Unilever-owned Axe, known as Lynx in the UK, has made a U-turn on its marketing strategy and is looking to emulate the success sister-brand of Dove's Real Beauty Sketches push with its first global brand campaign that promises to inject a bit of honesty into the male grooming category.
Historically, the deodorant brand has told men that it can help them get a girl. Or, as its ads show, several sexy women. Targeting teenagers with this idea has worked well, as sales in Unilever’s personal care category – where Axe sits – grew 6.2 per cent in latest quarter.
However, Axe is looking to widen its target consumer and to do this recognised that it needs to grow up. It began to make the shift with its one-off 'Kiss For Peace' work in 2014, but turned to creative agency 72&Sunny Amsterdam last year to fully comitt to the positioning with a new marketing strategy.
“[Axe] wanted to become the number one male grooming brand in the world, in a category they recognised was changing dramatically from when they’d first entered,” explained Stephanie Feeny, 72&Sunny Amsterdam’s head of strategy. “Ideas of masculinity had changed and it recognised it wasn’t quite keeping pace with culture.”
A survey of over 3,500 men in 10 countries the brand conducted showed that despite social progress, men still feel overwhelming pressure to conform to ‘manly’ stereotypes — and that male confidence is shockingly low.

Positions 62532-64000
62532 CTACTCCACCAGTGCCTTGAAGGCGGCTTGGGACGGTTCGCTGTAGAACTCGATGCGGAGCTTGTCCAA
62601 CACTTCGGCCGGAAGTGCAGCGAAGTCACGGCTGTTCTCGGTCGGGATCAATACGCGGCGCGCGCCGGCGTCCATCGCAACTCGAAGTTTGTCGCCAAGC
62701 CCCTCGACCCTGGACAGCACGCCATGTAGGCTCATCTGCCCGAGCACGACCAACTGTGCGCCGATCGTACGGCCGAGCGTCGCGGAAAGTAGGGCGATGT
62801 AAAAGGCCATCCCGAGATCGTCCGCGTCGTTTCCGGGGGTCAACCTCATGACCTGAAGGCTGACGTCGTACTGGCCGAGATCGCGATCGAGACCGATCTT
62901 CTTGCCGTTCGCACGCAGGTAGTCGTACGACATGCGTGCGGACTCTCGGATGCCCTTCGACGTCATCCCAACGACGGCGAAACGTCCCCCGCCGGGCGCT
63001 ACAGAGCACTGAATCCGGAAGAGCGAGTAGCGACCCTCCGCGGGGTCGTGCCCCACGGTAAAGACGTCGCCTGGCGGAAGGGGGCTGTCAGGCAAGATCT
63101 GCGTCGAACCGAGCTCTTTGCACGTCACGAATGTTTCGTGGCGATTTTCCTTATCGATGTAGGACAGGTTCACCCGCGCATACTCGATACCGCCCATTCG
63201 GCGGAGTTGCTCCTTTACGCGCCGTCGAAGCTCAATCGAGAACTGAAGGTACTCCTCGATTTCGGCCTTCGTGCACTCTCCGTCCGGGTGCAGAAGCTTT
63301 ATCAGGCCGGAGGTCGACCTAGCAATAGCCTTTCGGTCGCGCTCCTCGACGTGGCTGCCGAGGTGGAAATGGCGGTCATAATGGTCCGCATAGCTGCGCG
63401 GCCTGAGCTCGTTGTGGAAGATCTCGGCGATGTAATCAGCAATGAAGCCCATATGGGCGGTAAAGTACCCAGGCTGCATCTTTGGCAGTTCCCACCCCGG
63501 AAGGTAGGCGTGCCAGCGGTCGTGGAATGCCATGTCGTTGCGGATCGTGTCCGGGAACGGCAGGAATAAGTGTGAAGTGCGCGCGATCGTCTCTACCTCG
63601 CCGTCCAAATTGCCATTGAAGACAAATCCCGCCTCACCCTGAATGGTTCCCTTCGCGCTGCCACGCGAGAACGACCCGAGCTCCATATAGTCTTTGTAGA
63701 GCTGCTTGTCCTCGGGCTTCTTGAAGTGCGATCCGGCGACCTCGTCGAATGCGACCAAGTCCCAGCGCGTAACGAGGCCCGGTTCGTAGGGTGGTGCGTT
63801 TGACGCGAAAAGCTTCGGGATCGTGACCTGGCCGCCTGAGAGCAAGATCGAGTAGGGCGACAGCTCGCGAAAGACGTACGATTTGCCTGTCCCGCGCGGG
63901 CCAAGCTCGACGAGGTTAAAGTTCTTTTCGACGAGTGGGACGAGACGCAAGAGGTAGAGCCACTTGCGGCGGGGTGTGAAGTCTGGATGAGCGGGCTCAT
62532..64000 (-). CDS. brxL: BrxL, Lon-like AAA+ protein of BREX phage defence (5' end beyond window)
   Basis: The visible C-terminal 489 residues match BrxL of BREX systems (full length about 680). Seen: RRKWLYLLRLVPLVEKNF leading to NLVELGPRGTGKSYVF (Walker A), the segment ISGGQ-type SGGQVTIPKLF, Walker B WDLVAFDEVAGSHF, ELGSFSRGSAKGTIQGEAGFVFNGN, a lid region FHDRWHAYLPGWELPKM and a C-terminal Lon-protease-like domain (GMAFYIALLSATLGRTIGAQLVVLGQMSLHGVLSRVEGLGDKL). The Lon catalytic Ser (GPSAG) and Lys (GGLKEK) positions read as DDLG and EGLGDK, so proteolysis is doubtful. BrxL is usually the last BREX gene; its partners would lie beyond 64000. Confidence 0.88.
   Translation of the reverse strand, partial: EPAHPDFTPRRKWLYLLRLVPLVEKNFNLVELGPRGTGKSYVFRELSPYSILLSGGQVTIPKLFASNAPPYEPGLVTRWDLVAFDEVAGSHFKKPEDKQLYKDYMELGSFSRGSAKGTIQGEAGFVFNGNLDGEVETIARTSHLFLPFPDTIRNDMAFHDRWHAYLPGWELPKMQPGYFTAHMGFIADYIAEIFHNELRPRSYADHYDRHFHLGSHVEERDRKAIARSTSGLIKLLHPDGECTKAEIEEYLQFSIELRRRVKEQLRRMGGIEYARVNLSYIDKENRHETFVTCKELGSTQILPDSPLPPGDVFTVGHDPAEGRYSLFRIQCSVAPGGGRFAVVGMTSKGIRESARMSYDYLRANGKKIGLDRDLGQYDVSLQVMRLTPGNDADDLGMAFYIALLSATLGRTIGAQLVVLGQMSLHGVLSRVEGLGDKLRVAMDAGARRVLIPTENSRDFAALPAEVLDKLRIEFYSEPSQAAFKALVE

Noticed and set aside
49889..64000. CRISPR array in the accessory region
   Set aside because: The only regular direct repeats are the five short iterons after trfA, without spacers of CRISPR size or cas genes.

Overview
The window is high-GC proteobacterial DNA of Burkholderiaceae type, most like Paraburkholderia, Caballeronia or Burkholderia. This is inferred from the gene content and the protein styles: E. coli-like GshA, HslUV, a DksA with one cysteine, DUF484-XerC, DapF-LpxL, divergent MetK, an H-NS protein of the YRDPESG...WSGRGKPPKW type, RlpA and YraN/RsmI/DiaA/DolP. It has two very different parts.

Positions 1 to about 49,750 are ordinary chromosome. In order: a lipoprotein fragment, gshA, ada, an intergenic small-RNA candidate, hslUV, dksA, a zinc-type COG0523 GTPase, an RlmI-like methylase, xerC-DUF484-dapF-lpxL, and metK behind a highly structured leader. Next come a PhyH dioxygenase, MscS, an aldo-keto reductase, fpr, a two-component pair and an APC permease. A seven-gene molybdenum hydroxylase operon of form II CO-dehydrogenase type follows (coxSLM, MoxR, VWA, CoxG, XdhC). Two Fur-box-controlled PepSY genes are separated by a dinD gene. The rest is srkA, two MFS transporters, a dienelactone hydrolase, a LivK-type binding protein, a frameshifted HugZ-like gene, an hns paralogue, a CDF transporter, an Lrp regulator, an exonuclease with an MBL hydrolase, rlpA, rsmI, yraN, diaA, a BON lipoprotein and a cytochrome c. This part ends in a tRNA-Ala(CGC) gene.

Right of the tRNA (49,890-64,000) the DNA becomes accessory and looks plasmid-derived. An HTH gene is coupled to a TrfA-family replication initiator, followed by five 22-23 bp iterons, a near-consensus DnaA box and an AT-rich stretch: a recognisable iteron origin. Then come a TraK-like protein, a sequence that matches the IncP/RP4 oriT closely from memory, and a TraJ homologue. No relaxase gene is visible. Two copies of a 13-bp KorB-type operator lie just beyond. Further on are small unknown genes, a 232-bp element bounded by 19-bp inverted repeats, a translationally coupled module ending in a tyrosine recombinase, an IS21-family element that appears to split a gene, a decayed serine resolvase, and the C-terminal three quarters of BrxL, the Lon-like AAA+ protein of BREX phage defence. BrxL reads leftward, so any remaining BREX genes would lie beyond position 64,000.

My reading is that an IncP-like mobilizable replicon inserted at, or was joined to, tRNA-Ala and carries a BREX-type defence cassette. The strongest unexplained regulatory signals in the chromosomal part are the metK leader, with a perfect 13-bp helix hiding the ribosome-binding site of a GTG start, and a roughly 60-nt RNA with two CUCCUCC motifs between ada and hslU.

“We’re living in an era of unprecedented freedom and acceptance — and yet what we’ve seen is that a lot of men still feel huge pressure to look and behave a certain way in order to be seen as attractive,” said Fernando Desouches, global Axe brand director.
Leaning on this insight, the campaign aims to “explode” the idea of masculinity and suggest that individuality is attractive. It apes the tact Dove took with the enormously successful Real Beauty Sketches campaign which highlighted that women are too critical of their appearance and fail to see their true beauty.
Dubbed ‘Find Your Magic’, the new fast-paced ad shows how a variety of men, and even a woman, use its products and drives home the idea that Axe can give people the tools and inspiration they need to work on their original style.
The TV ad (shown above) will run globally, kicking off on 18 January in the US before reaching the UK - where the brand is known as Lynx - in early March, with support from print and outdoor executions.
In a more radical shift in its media plan, Axe also briefed 72&Sunny Amsterdam to create a range of online video tutorials to help it “move to a continuous beat of communication.”
“Search volume in male grooming is up, it overtook searches for women’s hair last year which is indicative of how things are changing," explained Feeney. "But what’s out there in response is bedroom content –really long form – or premium and not that accessible to a mainstream audience. So we’ve started to fill that gap.”
Now, anytime someone Google searches a style or grooming advice, such as “how to do a Mohawk” or “how to tie a tie”, they will be served a 10-second video from Axe. The same films will also run across Instagram.
Finally, in a further effort to cement its refreshed positioning, it has worked with publisher Vice's in-house creative divsion Virtue, to create content celebrating modern male individuality for a series that will launch across the course of 2016.
It builds on the burgeoning relationship between FMCG business and media business that’s already seen them collaborate on the launch of its female-focused title Broadly last year.